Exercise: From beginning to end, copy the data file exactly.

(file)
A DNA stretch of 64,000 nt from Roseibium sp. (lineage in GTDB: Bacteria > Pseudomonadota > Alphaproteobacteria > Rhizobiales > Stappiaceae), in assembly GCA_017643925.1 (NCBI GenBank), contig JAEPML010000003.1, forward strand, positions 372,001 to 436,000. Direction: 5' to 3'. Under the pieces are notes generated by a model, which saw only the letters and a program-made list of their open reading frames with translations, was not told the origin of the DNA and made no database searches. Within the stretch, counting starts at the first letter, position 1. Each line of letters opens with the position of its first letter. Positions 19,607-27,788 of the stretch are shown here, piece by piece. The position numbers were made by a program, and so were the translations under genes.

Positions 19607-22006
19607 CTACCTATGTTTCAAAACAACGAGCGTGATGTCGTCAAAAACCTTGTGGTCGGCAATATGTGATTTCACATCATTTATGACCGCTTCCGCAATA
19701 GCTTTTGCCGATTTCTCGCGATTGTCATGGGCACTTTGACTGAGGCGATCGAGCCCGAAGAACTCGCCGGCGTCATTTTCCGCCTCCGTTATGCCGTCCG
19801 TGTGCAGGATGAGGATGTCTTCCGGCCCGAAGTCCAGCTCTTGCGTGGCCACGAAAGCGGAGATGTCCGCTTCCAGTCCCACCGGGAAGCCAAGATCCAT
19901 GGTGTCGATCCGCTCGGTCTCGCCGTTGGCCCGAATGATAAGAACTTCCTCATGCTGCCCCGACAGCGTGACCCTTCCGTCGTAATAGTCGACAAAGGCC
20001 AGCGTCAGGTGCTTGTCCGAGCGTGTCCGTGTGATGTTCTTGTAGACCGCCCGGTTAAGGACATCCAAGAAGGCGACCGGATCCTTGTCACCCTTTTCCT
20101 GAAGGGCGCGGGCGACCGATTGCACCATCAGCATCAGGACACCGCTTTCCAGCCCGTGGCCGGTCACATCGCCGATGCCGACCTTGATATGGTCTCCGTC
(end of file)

A DNA stretch of 64,000 nt from Roseibium sp. (lineage in GTDB: Bacteria > Pseudomonadota > Alphaproteobacteria > Rhizobiales > Stappiaceae), in assembly GCA_017643925.1 (NCBI GenBank), contig JAEPML010000003.1, forward strand, positions 372,001 to 436,000. Direction: 5' to 3'. Under the pieces are notes generated by a model, which saw only the letters and a program-made list of their open reading frames with translations, was not told the origin of the DNA and made no database searches. Within the stretch, counting starts at the first letter, position 1. Each line of letters opens with the position of its first letter. Positions 19,607-27,788 of the stretch are shown here, piece by piece. The position numbers were made by a program, and so were the translations under genes.

Positions 19607-22006
19607 CTACCTATGTTTCAAAACAACGAGCGTGATGTCGTCAAAAACCTTGTGGTCGGCAATATGTGATTTCACATCATTTATGACCGCTTCCGCAATA
19701 GCTTTTGCCGATTTCTCGCGATTGTCATGGGCACTTTGACTGAGGCGATCGAGCCCGAAGAACTCGCCGGCGTCATTTTCCGCCTCCGTTATGCCGTCCG
19801 TGTGCAGGATGAGGATGTCTTCCGGCCCGAAGTCCAGCTCTTGCGTGGCCACGAAAGCGGAGATGTCCGCTTCCAGTCCCACCGGGAAGCCAAGATCCAT
19901 GGTGTCGATCCGCTCGGTCTCGCCGTTGGCCCGAATGATAAGAACTTCCTCATGCTGCCCCGACAGCGTGACCCTTCCGTCGTAATAGTCGACAAAGGCC
20001 AGCGTCAGGTGCTTGTCCGAGCGTGTCCGTGTGATGTTCTTGTAGACCGCCCGGTTAAGGACATCCAAGAAGGCGACCGGATCCTTGTCACCCTTTTCCT
20101 GAAGGGCGCGGGCGACCGATTGCACCATCAGCATCAGGACACCGCTTTCCAGCCCGTGGCCGGTCACATCGCCGATGCCGACCTTGATATGGTCTCCGTC